Saturday, September 19, 2009

Coldplay at Wembley, 18th September

What would you discharge yourself from hospital for? For me it was 2 things: a wedding today (brilliant sunshine, fantastic couple) and Coldplay at Wembley yesterday, a slightly late 40th birthday present, but well worth the wait.

Call it music therapy, but it was a calculated risk to sign myself out of Yeovil hospital on Thursday night (long story, another post) to trek up to London yesterday. Tube in from Amersham, and after overshooting Wembley on the first train, we finally found it: there was Wembley Way and the iconic arch. After running the gauntlet of ticket touts (they were replaced by mounted police for the journey back) and riding the escalators to level 5, we found ourselves 2 rows from the front of the top balcony, level with what would have been the half way line, but instead was a couple of lighting stacks and some strange yellow objects under tarpaulins (ballons, released during Yellow).

3 support acts - White Lies were noisy for the 1 song we heard, Girls Aloud suffered from a) not having much stage to play with b) being on in daylight, so no chance of lighting effects and c) a dreadful sound mix, with drums, muffly bass, voices and not much else. They had a go, and you had to feel sorry for the vision mixer who tried (and mostly failed) to keep up with which one of them was singing at the time. Call the Shots was great, but no quantity of faux-seductive pouting could make up for the sound quality. We were 100m away, so it probably sounded better at pitch level. Shame, we were really looking forward to seeing them.

Next came Jay-Z, cue time for me to go and queue for some food: if I want to be shouted at by grown men then I'll take up refereeing for kids football. But no food: somehow Wembley hadn't worked out that if people are there from 4pm - 11pm, they might want to eat a meal during that time. None of the amply staffed food outlets had anything to sell except £6 pizza slices, despite advertising fish and chips and all sorts of other stuff. Back to Jay-Z, who wasn't that bad for a rap artist (you can tell I ain't part of the 'hood), great band behind him, and a woman with an incredible voice who came on for 1 song. It's probably a global no.1, but the days when I taped the top 40 are long gone.

Hats off to the roadies, who did some very quick changeovers between the support acts: we got 45m each of Girls Aloud and Jay-Z, who finished his act by singling out people in the crowd to pay complements to - big job when 70,000 are watching. Then not long after 9 the sound system switched to Oasis (Acquiesce), then the Blue Danube Waltz, then down went the lights and here we go.

Having not been to a major gig for years, it was spectacular. The sound was fantastic, the lighting was awesome, and if Coldplay were tired at the end of several months touring they didn't show it. The instrumental Life in Technicolour was followed by a series of singalong favourites: Clocks, Yellow, Violet Hill, In My Place, Glass of Water. Very clever bit in Yellow, where Chris Martin 'asked' Simon Cowell to comment on the quality of the crowds singing, and showed clips of some of his X Factor put-downs. Martins sense of fun and joy is infectious, and despite the fairly limited banter between songs, and the massive venue, everyone felt involved.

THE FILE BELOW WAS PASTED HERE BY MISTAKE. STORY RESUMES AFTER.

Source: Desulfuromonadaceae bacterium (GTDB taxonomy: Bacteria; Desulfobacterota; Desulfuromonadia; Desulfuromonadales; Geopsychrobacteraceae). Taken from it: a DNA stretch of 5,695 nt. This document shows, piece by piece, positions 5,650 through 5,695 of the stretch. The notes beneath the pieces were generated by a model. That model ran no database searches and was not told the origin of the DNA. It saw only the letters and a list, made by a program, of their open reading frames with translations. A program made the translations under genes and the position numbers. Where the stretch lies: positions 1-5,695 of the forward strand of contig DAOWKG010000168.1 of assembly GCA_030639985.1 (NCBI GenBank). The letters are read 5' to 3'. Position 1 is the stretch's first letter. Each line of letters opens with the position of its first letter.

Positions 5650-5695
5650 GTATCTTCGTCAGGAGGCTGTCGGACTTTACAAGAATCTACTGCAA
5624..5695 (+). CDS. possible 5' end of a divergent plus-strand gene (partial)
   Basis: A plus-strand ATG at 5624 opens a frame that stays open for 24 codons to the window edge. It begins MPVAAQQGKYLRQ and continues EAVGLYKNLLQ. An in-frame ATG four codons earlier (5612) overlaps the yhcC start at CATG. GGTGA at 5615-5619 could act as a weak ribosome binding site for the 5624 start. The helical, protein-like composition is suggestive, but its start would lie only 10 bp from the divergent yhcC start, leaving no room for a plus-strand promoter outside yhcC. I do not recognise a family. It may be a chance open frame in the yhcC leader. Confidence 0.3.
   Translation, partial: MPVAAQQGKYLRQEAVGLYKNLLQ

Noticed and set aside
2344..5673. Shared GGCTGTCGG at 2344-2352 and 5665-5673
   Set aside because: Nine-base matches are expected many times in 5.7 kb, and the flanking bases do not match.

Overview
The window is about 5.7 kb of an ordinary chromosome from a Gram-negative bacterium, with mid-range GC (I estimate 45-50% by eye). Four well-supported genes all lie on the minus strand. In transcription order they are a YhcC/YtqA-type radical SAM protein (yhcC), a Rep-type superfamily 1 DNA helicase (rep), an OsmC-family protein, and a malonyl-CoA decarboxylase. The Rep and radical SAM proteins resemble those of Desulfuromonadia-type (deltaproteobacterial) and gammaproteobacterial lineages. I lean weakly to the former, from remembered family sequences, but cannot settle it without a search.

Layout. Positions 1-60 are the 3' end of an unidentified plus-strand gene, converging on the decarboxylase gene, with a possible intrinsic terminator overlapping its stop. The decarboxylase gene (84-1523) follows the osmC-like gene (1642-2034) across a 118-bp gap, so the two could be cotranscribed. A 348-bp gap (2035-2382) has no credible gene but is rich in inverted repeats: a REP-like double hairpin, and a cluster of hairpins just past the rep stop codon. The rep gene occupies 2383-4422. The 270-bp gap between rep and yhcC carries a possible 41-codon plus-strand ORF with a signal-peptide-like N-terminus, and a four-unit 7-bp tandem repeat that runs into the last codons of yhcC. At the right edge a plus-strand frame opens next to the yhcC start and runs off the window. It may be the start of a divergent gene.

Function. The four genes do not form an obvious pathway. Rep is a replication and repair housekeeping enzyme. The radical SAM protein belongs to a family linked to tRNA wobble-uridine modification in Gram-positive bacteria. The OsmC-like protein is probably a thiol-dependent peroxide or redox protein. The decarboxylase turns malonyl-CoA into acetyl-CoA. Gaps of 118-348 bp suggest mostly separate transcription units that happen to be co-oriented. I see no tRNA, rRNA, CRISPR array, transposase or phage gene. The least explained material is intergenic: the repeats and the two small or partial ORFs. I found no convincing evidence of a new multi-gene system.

The second part of the set did some 'interesting' things: a techno medley (God Put a Smile on Your Face, and Talk) from the end of one of the walkways, followed by an acoustic set on a small stage towards the back of the pitch, where the band were joined by actor Simon Pegg on harmonica. The cover of Billie Jean was unexpected and good for a giggle, but there was a bit of a loss of momentum. Then back to the mainstage for a rib-jangling Politik and Lovers in Japan, which had everyone on their feet, and confetti butterflies being sprayed across the stadium. The encore of The Scientist/Life in Technicolour 2 finished with fireworks, and a happy crowd singing the 'whoa oh oh's from Viva la Vida all the way down Wembley Way.

Discovered today that Oxfam were shadowing the tour as Coldplays special guests, but there wasn't anything at the show yesterday to highlight that. Their CD notes regularly encourage support of things like Fair Trade, but there was no attempt by Coldplay to use the stage as a platform for causes. Personally I'd have been thrilled if they had done, there's no need for U2 to corner the market in this. We also missed out on our free giveaway CD on the way out, so I'll just have to listen to LeftRightLeftRight on Spotify instead.

Minor quibbles: bit too much swearing from Chris Martin, and I'd have loved to hear more tracks from X&Y rather than Simon Peggs harmonica, but hey, they're a world renowned band and I'm not, and there's probably a good reason for that. On another occasion I'll probably do a 'compare and contrast' on corporate singing between Coldplay, weddings and church, but this post is long enough already....

Other links
here's the setlist
Youtube clips
lots of great photos on Flickr, from where I got the one above.
Review on BBC6

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